Gary Kraftsow ’76
In the 1970s, Gary Kraftsow ’76 was working toward his PhD in religious studies at the University of California when his longtime yoga teacher, the renowned T.K.V. Desikachar, told him, “You should study medicine.” Confused, Kraftsow, who had majored in religion at Colgate and was certain of his interests, asked why. Desikachar predicted, “You’re going to bring yoga therapy into the context of Western health care.”
Today, Kraftsow, the founder and director of the American Viniyoga Institute in Oakland, Calif., has been at the forefront of yoga therapy for four decades. In addition to helping private clients, he trains yoga teachers and yoga therapists through the institute. He also teaches at national conferences and workshops around the country.
“In Sanskrit, the prefixes of ‘vi’ and ‘ni,’ combined with ‘yoga,’ mean that you differentiate, adapt, and apply appropriately,” he said. “The tools of yoga practice need to be adapted to suit the needs of the individual practitioners.”
Emphasizing that yoga is not a replacement for, but rather a complement to, medical care, Kraftsow said that “yoga has tremendous benefits to offer. Our role as yoga therapists is to train individuals in how they can manage their symptoms. In some cases, we eliminate or reduce some symptoms, and in others, we help them manage their symptoms and cope with their conditions.”
For example, with patients who have cancer, “there’s a big psychosocial and psycho-emotional impact,” Kraftsow explained. “Part of our work is saying to them, ‘You’re not your diagnosis; you’re not cancer,’ and then helping them to improve sleep, increase energy, balance stress, and make them feel better.”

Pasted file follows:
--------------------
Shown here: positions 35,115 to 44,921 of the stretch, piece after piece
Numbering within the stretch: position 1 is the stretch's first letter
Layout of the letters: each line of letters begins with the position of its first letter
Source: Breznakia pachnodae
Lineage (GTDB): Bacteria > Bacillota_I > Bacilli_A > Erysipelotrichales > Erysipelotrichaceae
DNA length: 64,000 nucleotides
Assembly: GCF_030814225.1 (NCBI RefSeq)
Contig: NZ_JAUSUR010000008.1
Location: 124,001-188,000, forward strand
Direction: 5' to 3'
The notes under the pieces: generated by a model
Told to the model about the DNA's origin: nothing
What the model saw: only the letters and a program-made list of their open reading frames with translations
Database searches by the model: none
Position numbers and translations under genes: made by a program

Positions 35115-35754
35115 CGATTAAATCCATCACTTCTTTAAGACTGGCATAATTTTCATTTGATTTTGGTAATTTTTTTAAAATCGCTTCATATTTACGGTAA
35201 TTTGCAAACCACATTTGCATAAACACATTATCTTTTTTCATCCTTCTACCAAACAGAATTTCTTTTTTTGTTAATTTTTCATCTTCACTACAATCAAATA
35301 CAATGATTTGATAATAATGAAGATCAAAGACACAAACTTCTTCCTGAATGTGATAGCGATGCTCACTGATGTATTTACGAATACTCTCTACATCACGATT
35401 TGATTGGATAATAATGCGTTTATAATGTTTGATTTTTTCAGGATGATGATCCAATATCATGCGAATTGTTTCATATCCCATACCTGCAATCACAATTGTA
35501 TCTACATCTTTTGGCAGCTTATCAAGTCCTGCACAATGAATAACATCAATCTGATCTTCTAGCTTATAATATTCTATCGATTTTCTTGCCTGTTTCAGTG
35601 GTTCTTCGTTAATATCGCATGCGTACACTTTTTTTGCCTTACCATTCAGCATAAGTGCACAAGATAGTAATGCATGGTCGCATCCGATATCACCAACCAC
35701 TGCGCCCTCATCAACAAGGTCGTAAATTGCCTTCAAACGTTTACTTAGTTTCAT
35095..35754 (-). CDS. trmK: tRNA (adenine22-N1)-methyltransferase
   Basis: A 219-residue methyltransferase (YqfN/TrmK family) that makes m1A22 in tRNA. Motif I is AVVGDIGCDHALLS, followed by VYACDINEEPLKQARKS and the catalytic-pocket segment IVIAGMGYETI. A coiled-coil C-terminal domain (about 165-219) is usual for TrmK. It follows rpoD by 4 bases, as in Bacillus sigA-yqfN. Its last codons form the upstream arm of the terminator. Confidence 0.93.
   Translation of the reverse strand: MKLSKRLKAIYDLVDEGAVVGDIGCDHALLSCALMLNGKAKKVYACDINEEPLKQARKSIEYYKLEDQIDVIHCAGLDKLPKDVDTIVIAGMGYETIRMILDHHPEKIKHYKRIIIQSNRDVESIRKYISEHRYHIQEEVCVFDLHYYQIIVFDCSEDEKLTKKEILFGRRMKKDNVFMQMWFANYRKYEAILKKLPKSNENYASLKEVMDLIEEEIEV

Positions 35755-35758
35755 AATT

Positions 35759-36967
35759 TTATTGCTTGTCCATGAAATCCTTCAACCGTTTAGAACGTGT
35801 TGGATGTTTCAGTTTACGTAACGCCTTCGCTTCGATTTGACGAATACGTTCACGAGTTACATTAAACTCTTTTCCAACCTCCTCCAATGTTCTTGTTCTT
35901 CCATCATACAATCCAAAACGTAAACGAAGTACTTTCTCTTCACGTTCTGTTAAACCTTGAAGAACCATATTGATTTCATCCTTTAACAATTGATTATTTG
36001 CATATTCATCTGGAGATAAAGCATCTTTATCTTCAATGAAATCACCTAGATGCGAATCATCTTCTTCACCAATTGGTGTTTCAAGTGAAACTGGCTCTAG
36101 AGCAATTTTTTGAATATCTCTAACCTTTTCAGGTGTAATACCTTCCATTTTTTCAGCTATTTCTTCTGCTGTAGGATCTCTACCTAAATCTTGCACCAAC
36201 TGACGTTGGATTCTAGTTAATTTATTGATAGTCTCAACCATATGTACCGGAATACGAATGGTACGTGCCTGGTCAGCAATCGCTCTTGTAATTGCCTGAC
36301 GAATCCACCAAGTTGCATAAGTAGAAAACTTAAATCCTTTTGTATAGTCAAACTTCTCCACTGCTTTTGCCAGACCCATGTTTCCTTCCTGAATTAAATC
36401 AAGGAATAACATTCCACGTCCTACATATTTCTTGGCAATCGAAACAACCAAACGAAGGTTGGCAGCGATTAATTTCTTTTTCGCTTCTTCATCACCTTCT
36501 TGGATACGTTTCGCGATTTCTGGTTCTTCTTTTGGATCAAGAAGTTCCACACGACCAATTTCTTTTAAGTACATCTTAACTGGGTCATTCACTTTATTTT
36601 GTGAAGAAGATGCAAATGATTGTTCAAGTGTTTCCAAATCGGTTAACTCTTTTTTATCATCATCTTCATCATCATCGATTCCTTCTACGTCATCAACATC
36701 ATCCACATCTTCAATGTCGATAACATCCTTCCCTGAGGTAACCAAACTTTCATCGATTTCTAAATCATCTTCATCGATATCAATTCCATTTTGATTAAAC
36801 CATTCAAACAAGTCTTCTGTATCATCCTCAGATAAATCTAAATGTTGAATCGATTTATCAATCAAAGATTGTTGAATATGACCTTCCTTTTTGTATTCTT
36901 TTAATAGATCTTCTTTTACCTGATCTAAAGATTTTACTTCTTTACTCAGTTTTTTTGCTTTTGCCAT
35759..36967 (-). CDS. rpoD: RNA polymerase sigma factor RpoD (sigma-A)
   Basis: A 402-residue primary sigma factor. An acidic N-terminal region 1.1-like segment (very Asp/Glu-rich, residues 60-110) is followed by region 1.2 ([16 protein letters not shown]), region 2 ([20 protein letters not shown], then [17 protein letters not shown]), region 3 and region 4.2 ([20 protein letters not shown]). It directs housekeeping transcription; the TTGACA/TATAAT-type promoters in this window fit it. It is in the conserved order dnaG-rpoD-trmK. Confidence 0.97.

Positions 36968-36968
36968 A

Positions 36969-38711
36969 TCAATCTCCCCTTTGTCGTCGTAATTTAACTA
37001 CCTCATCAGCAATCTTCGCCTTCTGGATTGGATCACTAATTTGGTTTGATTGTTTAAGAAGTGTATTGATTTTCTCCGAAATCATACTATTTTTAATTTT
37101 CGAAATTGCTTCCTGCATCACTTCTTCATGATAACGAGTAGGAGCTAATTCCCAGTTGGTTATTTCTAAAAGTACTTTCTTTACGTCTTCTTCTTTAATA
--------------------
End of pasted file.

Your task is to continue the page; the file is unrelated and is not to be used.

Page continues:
Over the years, Kraftsow has assisted with several studies about the effects of yoga. His role has been to design an intervention, which is a specific yoga practice or group of practices, for the studies’ 12-week periods. The first study, funded by the National Institutes of Health and published in the Annals of Internal Medicine, showed that yoga can alleviate chronic back pain. Kraftsow also helped with a Wayne State University study on the effects of yoga practice on patients with lung cancer. “We’re not talking about eliminating the cancer, but about helping to improve their breathing and quality of life,” he said. “Most of the pharmaceuticals that are prescribed for chronic diseases are sympathetic/parasympathetic activators, and [similarly] the breathing is like a sympathetic/parasympathetic activator.”
Several studies have also been conducted by the insurance company Aetna, whose CEO worked closely with Kraftsow. Mark Bertolini was interested in facilitating a study on stress, so he funded it himself and recruited his employees. The study proved to be statistically significant, and the American Viniyoga Institute now has teachers leading stress-management classes in more than 30 Aetna locations around the United States.
As his mentor predicted, Kraftsow has brought ancient Indian principles to Western health care. He learned yoga during his first year at Colgate when he signed up for a class to fulfill the physical education requirement. Mary Lou Skelton, wife of Professor Bill Skelton, taught the class. Six months later, Kraftsow was in India with the study group led by the Skeltons. Through them, he was introduced to Tirumalai Krishnamacharya — “the father of modern yoga” — and his son Desikachar.
“I got in on the ground floor,” Kraftsow said. “I was nineteen when I got involved with yoga, and there wasn’t much going on. But over the years, the community has grown all around me.”
— Aleta Mayne